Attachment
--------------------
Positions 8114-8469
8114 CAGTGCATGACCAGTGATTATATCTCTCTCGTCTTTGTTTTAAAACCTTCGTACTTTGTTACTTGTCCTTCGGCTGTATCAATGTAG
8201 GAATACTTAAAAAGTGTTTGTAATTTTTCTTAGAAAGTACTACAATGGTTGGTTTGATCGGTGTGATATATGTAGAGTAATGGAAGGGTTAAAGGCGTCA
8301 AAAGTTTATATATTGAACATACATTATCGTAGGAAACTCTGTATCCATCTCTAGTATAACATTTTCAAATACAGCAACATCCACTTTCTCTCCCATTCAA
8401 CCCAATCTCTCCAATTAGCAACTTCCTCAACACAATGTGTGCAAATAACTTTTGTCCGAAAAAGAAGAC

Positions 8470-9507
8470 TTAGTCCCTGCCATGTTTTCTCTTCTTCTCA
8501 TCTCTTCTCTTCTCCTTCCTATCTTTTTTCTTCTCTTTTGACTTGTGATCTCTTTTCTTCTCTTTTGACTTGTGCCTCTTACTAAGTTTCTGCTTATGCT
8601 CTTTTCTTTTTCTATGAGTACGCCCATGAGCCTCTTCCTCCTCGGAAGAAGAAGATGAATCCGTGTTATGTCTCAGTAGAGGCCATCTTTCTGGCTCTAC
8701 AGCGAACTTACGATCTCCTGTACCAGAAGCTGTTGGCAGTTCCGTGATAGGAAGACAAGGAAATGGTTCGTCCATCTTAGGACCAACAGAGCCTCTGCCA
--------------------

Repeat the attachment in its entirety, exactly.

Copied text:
Positions 8114-8469
8114 CAGTGCATGACCAGTGATTATATCTCTCTCGTCTTTGTTTTAAAACCTTCGTACTTTGTTACTTGTCCTTCGGCTGTATCAATGTAG
8201 GAATACTTAAAAAGTGTTTGTAATTTTTCTTAGAAAGTACTACAATGGTTGGTTTGATCGGTGTGATATATGTAGAGTAATGGAAGGGTTAAAGGCGTCA
8301 AAAGTTTATATATTGAACATACATTATCGTAGGAAACTCTGTATCCATCTCTAGTATAACATTTTCAAATACAGCAACATCCACTTTCTCTCCCATTCAA
8401 CCCAATCTCTCCAATTAGCAACTTCCTCAACACAATGTGTGCAAATAACTTTTGTCCGAAAAAGAAGAC

Positions 8470-9507
8470 TTAGTCCCTGCCATGTTTTCTCTTCTTCTCA
8501 TCTCTTCTCTTCTCCTTCCTATCTTTTTTCTTCTCTTTTGACTTGTGATCTCTTTTCTTCTCTTTTGACTTGTGCCTCTTACTAAGTTTCTGCTTATGCT
8601 CTTTTCTTTTTCTATGAGTACGCCCATGAGCCTCTTCCTCCTCGGAAGAAGAAGATGAATCCGTGTTATGTCTCAGTAGAGGCCATCTTTCTGGCTCTAC
8701 AGCGAACTTACGATCTCCTGTACCAGAAGCTGTTGGCAGTTCCGTGATAGGAAGACAAGGAAATGGTTCGTCCATCTTAGGACCAACAGAGCCTCTGCCA